Tamera Luzzatto, David Leiter, Caroline Croft and Willee Lewis 64

TECH CHAMPS: Friends gathered at journalist Maureen Orth’s residence to toast the second anniversary of her foundation benefiting children in Colombia. Last year’s gathering helped raise enough funds to provide computers, English language instruction and leadership training to primary and secondary children in five schools in Medellín, Colombia, helping to create a “geek squad” of computer experts in that country. View all the photos at www.washingtonlife.com

Susan O’Malley with Lila and Brendan Sullivan WA S H I N G T O N L I F E

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Pari Bradlee and Dr. Max Oshalim 2014

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Gina Dakouni, Aba Kwawu and Ashley Arias

Elsie Morin and Mathieu Roy

Michelle Schoenfeld and Michael Woestehoff

Kristin Luviano, Justin Ross and Leah Nadeau

MARRIOTT MARQUIS OPENING

TJ Monoyez, Dennis Yee and Maria Trabocchi

Marriott Marquis | PHOTOSBYTONYPOWELL MAGICAL MARQUIS: A7er a ribbon-cu+ing ceremony marking the official grand opening of Marrio+’s 4,000th hotel, the daylong celebration of the massive structure segued into a swank evening of chic cocktails, music and high-tech, not to mention hors d’oeuvres representing the District’s many colorful neighborhoods and an exhilarating acrobatic act by Les Oiseaux du Paradis. Marrio+ Marquis boasts a whopping 1,175 rooms, 105,000 square feet of function space and an underground concourse connecting the hotel to nearby Walter E. Washington Convention Center.

Lauren Heishusen and Kara Nadeau

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Michele Seiver and Jack Evans

Ryan Cummings and Harry Kline

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Jennie Niles Debora Miles, Elijah Walker and Rashia Walker

Hans Wydler and Steve Wydler S. Joseph Bruno and Michela English WL EXCLUSIVE

E.L. HAYNES ‘TOAST TO TRANSFORMATION’

Donna Byrd, Victor Reinoso and Alexandra Alderman Paula Gordon, Charisse Carney-Nunes and Caroline Hill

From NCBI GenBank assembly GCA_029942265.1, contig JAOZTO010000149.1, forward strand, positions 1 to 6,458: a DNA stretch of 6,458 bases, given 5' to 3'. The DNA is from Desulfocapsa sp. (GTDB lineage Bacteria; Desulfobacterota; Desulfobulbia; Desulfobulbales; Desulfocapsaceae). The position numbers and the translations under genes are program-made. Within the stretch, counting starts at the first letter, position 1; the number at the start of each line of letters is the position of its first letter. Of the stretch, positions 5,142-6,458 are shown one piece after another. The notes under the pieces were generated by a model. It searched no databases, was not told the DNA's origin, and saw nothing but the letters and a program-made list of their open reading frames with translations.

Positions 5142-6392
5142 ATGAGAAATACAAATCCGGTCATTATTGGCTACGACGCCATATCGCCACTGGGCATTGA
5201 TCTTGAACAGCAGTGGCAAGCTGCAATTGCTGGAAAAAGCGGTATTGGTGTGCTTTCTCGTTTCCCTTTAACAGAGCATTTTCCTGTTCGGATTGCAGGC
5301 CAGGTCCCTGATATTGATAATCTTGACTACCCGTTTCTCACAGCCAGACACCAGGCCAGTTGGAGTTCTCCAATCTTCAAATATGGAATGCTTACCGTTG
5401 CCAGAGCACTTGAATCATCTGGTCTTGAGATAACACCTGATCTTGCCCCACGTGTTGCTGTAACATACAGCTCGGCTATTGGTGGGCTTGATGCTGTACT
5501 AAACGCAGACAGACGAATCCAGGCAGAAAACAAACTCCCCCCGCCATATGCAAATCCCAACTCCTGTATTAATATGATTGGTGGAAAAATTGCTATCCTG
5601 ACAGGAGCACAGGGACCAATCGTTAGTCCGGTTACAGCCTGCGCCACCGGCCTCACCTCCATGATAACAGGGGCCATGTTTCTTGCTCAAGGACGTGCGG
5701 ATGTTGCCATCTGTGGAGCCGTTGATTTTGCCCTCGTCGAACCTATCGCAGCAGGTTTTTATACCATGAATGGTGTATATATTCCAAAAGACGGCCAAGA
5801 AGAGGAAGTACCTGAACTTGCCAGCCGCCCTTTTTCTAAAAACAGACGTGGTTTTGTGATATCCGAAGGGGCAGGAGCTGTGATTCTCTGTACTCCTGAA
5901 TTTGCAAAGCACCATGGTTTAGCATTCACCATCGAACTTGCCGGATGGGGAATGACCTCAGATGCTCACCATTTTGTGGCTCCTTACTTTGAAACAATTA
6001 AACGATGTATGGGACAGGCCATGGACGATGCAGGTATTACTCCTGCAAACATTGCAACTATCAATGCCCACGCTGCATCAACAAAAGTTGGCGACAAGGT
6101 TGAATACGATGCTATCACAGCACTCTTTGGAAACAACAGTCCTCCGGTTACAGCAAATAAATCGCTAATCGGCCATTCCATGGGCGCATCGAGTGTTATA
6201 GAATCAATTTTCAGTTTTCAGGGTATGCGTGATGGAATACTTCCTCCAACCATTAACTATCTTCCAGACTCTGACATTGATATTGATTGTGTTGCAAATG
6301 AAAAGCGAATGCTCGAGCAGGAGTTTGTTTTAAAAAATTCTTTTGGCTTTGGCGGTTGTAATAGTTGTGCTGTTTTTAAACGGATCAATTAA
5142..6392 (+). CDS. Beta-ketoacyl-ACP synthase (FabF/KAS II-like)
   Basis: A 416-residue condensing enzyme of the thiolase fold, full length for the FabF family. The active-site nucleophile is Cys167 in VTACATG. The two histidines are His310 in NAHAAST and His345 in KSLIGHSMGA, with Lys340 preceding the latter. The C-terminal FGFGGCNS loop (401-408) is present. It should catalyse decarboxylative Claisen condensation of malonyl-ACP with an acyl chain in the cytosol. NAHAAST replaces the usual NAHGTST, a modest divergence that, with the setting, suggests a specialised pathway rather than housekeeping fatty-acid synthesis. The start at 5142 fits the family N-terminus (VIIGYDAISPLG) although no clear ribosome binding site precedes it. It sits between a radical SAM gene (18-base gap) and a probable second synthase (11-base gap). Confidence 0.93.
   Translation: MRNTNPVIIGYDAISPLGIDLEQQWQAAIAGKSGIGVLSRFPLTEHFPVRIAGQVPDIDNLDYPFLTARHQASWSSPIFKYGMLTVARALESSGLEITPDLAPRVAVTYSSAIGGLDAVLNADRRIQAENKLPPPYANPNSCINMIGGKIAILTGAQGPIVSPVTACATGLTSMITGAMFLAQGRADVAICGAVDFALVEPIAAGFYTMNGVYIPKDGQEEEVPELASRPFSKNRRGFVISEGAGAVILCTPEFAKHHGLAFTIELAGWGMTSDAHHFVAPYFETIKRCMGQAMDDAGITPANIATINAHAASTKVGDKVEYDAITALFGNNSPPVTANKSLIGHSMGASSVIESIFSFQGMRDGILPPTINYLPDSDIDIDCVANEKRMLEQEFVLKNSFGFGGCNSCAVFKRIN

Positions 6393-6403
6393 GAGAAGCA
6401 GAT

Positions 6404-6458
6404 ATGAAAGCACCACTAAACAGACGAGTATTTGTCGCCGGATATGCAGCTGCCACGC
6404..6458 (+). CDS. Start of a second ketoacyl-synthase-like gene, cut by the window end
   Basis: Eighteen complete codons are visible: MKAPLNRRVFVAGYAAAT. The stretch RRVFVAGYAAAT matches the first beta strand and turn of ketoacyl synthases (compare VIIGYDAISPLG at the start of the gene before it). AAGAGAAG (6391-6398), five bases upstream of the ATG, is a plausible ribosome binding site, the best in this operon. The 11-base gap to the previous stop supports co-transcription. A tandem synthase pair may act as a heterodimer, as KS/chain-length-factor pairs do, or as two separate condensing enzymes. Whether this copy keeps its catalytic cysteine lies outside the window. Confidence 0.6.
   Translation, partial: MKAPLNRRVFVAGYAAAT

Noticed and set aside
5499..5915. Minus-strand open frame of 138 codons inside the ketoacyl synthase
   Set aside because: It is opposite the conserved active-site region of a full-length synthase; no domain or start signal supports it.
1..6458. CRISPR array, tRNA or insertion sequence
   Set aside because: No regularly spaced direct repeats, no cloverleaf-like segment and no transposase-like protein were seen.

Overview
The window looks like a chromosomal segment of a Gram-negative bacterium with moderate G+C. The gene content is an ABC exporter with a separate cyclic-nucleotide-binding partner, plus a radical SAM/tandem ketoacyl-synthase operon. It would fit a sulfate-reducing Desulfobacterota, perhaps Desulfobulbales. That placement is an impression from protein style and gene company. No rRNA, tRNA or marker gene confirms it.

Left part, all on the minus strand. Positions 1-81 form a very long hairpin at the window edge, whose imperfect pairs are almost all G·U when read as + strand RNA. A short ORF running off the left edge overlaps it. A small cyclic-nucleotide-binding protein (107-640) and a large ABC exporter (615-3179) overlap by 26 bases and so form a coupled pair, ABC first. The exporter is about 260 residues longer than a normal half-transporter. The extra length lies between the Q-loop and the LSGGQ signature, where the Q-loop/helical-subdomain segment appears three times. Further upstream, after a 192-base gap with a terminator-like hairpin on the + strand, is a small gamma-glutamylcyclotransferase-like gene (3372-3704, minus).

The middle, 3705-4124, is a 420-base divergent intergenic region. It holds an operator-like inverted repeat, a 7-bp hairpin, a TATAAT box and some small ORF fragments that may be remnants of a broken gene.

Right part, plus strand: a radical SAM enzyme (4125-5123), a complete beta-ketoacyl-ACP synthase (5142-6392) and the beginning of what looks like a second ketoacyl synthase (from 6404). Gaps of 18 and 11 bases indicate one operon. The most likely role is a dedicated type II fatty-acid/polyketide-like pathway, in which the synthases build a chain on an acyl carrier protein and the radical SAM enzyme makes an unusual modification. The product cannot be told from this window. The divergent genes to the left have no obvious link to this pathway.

Long View Gallery | PHOTOSBYNESHANNALTCHAYAN SCHOOLS FIRST: Leaders in the education gathered in Long View’s sleek space to honor Building Hope founder S. Joseph Bruno for his work to help fund facilities that make E.L. Haynes and other charter schools possible. The cocktail reception celebrated the Haynes school’s many accomplishments since its founding in 2004, including the education of 1,000 diverse students currently served there. VIEWALLTHEPHOTOSATWWWWASHINGTONLIFECOM

Tucker and Susie Carlson with George Andrews

Vanessa Carlo-Miranda, Richard Pohlman and Joshua Marks

Iris Olsen and Kyna Williams

Gregg Zeiler with Blaire and Brian Massa

Adriana Escalante Calderon and Gustavo Calderon

Hans Wydler and Steve Wydler Nicholas Grubb and Lauren Monds

WYDLER BROTHERS 10TH ANNIVERSARY Newseum | PHOTOSBYNICKGHOBASHI PROPERTY BROTHERS: Hans and Steve Wydler — the fraternal proprietors of the local real estate agency Wydler Brothers — celebrated a milestone in their agency’s history with a roo7op party at the Newseum. Agents and guests sipped specialty martinis and took in spectacular views of the Capitol and the National Gallery of Art while pa+ing themselves on the back for being one of the highestproducing real estate agencies in the District with over $400 million in sales since the agency was founded.

Caroline Coakley and Anne Wydler

Peter Allison and Brittany Barsky

Ignacio Deleon and Marianell Morales

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Kai Forbath and Kyla Felling Paul Alagero, Pierre Garcon and Pandit Wright

Mayor Vincent Gray WL EXCLUSIVE

PIERRE GARCON’S ‘ALL-WHITE CLOTHING’ CHARITY EVENT

John Wall

Jay Gruden

Lauren Cicala, Carl Easton and Noelle Welch